Consumers drive integrative medicine popularity in mainstream healthcare system, AHA says
December 20, 2016
When it comes to complementary and alternative medicine gaining favor in the healthcare industry, the driving force behind the movement is largely the patients themselves, according to a December 14 article published by the American Hospital Association. Alternative care programs, such as Reiki and tai chi, have gained acceptance in the general public, and a growing number of hospitals are adding such integrative therapies to their menu of services. One main reason is because patients are increasingly requesting these services, and providers are being forced to deliver, the AHA says. Another reason could be the growing acceptance of nonconventional therapies as an adjunct to traditional medicine. In addition to Reiki, clinicians are incorporating complementary therapies, including acupuncture, yoga, massage therapy, and meditation.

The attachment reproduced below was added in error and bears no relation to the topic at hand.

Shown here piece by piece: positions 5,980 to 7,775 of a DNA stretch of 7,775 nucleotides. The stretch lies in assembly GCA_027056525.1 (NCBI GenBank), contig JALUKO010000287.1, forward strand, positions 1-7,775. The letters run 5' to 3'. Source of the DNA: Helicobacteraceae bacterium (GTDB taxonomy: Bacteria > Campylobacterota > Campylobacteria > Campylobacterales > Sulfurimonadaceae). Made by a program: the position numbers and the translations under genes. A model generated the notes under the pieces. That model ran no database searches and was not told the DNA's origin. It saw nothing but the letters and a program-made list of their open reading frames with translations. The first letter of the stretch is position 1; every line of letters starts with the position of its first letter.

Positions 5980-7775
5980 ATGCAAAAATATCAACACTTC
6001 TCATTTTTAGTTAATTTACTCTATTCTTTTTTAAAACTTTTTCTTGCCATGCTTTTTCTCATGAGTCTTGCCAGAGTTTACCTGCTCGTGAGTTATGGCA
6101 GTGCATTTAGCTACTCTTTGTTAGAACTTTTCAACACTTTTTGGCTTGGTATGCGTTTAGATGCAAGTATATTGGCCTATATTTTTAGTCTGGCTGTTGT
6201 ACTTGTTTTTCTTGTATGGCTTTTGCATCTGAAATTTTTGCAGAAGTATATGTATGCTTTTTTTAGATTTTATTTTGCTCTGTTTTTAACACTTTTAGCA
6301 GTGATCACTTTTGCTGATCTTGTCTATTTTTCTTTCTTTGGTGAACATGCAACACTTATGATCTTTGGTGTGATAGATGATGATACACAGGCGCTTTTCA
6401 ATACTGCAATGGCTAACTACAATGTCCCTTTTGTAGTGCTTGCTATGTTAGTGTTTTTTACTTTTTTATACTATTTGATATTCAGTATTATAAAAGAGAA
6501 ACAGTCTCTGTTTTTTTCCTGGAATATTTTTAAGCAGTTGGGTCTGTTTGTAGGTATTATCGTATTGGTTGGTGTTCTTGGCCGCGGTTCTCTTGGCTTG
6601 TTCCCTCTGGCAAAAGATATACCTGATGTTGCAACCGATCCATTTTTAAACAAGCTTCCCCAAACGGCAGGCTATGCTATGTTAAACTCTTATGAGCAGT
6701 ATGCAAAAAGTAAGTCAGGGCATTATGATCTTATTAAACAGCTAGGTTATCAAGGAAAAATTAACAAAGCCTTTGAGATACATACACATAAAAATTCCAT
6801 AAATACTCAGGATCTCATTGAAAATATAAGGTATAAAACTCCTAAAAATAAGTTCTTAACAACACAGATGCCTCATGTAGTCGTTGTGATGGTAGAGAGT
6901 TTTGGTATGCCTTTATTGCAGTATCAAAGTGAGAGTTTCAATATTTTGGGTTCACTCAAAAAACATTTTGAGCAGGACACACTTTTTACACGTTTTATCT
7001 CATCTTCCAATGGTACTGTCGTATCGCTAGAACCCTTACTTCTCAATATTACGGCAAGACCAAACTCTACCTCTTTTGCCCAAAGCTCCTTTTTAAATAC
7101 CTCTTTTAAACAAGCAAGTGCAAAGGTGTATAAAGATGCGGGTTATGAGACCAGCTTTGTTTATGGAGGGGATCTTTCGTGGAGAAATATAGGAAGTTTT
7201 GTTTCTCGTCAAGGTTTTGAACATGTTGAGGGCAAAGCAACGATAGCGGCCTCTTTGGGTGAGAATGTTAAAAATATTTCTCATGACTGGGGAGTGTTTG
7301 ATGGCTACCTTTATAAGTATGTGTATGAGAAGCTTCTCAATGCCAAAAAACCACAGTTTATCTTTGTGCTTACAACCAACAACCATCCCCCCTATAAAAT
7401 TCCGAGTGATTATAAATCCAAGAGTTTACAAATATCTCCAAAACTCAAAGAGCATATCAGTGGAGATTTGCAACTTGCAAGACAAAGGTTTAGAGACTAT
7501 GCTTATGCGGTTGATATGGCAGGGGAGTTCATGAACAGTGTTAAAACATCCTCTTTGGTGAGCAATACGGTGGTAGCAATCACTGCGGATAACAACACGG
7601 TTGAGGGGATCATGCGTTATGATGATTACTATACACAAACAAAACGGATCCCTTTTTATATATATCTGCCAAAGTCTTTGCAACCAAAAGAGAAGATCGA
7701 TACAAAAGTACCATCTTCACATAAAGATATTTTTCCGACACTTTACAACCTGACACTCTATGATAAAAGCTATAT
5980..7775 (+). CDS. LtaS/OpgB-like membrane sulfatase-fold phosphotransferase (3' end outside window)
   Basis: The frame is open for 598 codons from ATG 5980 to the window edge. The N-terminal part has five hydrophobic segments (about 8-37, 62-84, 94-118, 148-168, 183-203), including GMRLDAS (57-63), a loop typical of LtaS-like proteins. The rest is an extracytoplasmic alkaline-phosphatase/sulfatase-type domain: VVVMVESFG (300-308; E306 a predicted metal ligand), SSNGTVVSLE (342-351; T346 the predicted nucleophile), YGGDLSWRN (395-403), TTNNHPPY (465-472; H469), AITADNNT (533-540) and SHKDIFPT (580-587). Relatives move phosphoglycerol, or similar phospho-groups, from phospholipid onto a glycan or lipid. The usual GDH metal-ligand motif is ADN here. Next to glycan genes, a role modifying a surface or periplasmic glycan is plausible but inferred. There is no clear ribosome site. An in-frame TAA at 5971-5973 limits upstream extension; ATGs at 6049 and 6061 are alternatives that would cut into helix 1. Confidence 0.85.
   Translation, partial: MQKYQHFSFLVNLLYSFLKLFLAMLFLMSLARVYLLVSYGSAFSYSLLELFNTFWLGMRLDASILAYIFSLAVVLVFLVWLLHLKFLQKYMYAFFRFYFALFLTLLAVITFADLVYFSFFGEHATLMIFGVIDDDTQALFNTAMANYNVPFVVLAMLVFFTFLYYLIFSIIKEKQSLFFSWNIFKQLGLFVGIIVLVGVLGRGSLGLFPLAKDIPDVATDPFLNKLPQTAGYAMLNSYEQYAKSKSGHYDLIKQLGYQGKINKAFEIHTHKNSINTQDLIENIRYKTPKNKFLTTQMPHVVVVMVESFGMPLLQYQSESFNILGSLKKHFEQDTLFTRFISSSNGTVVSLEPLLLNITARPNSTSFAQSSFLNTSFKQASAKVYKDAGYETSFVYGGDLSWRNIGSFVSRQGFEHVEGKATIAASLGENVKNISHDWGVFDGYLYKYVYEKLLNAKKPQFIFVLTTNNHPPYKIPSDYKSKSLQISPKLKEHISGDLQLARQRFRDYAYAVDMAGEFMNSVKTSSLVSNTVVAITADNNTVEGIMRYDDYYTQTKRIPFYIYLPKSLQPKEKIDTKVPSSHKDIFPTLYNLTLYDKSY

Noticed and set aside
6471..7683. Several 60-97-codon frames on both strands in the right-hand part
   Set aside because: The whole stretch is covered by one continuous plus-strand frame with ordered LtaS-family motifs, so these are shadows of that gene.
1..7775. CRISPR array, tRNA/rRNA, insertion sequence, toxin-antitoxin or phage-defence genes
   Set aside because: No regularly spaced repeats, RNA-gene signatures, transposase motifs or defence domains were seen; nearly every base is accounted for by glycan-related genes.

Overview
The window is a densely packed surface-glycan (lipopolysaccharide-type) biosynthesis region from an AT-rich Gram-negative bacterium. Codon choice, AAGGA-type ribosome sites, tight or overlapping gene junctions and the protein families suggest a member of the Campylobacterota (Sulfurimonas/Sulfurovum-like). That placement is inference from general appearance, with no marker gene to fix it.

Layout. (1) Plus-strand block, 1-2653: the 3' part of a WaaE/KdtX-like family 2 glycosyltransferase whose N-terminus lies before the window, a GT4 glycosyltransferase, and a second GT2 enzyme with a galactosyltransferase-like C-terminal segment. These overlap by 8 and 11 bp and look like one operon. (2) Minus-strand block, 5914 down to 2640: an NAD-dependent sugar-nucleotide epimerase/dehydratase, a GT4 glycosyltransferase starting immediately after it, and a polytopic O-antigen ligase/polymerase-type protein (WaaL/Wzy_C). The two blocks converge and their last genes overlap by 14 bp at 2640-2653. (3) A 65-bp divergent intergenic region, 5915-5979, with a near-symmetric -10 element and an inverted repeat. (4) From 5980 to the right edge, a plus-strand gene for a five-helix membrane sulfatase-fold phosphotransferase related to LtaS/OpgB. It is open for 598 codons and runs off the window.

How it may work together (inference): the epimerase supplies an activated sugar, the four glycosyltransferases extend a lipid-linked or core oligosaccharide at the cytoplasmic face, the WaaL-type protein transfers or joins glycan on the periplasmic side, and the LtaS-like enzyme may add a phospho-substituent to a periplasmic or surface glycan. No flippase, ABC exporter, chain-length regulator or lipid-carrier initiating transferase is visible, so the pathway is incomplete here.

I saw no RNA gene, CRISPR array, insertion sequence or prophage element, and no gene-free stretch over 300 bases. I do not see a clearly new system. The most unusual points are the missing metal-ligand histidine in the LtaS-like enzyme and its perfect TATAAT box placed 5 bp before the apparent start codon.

AHA Defines Integrative Healthcare Alternative medicine: A non-mainstream practice used in place of conventional medicine. Complementary medicine: A non-mainstream practice used in conjunction with conventional medicine. Integrative medicine: Conventional and complementary approaches used together in a coordinated way.How these services are offered varies greatly depending on hospital size, region, and other factors. Some hospitals have comprehensive outpatient integrative medical centers, whereas others offer specific integrative services into inpatient care. Regardless of the service model, providers often run into reimbursement challenges for integrative procedures and programs. Insurers are increasingly covering acupuncture (click here for a recent article on the subject), and some cover massage therapy. But other practices are not covered and, therefore, patients pay for them out of pocket. In some cases, often in the inpatient setting, the services are offered free of charge. Comprehensive outpatient centers operate at a high cost, and some are financed with the help of philanthropy, according to the AHA. Skepticism of alternative medicine exists, especially in the hospital setting, though the opportunities are endless. Complementary therapies could potentially shorten a patient’s length of stay and reduce need for pain medication. In addition, care experience could be improved. Ana Drexler, R.N., director of integrative services and palliative care at Portsmouth Regional Hospital in New Hampshire said during an interview with the AHA that creating a “healing environment” is an integral part of quality patient care. For example, Reiki decreases patient’s anxiety and boosts the immune response. Though Portsmouth hasn’t compared lengths of stay, pain medication use, or patient satisfaction among patients who received complementary therapies and those who did not, surgical patients receiving Reiki were asked to rate their anxiety and pain before and after their procedure in a voluntary survey. Patients almost unanimously reported a decrease in both, says Drexler, who advises hospitals considering implementing complementary techniques to keep its focus on patient care. The healthcare industry is calling for consumers to have a more active role in their health and wellness, and more and more are growing skeptical of pharmaceutical medications, thanks in part to highly publicized negative side effects. Integrative care providers can combine traditional medicine with complementary therapies, which is an attractive option for patients who are unfamiliar with nontraditional medicine and for providers with an interest in providing it. Reimbursement ChallengesMost complementary therapies are not covered by insurance. Patients often pay for their care out of pocket and then bill their insurance provider. This tiers off access by income, says the AHA. An estimated 59 million U.S. residents ages four and older had at least one complementary health expense in 2012, according to the National Center for Health Statistics. The average individual out-of-pocket expense was $433 for visits to a complementary practitioner, $368 for natural product supplements, and $257 for self-care approaches. Spending increased with income—the average individual out-of-pocket cost for complementary health approaches was $435 for people with family incomes less than $25,000 and $590 for people with family incomes of $100,000 or more. Some integrative healthcare professionals are spearheading efforts to make it easier for people to access integrative healthcare options, including the two-hospital Lourdes Health System in Camden, New Jersey. Lourdes has offered complementary services since 1986, and now runs the Lourdes Institute of Wholistic Studies, where people can earn certification in holistic massage, yoga, reflexology, herbal medicine, and aromatherapy. Lourdes’ mission is to offer therapies patients can’t get elsewhere, says Mark Nessel, the system’s executive vice president and chief operating officer. As is the case with many integrative practitioners, finance is a challenge at the organization, which does not rely on philanthropic funding. Instead, the facility provides services and tries to get reimbursed just enough to cover the associated cost. The Lourdes facility also addressed financial constraints by partnering with community organizations with a share interest in wellness and complementary therapies, such as the Cherry Hill Health and Racquet Club in New Jersey. The arrangement allows Lourdes, for example, to offer patients access to yoga and tai chi classes without renting space—the organization can have its yoga instructors, who are specially trained in managing chronic conditions and pain, work with patients right at Cherry Hill. Healthcare is moving from volume-based care to value-based care, and complementary medicine will likely play an increased role in the industry as more and more hospitals adopt integrative modalities of care and incorporate them into existing traditional medical offerings.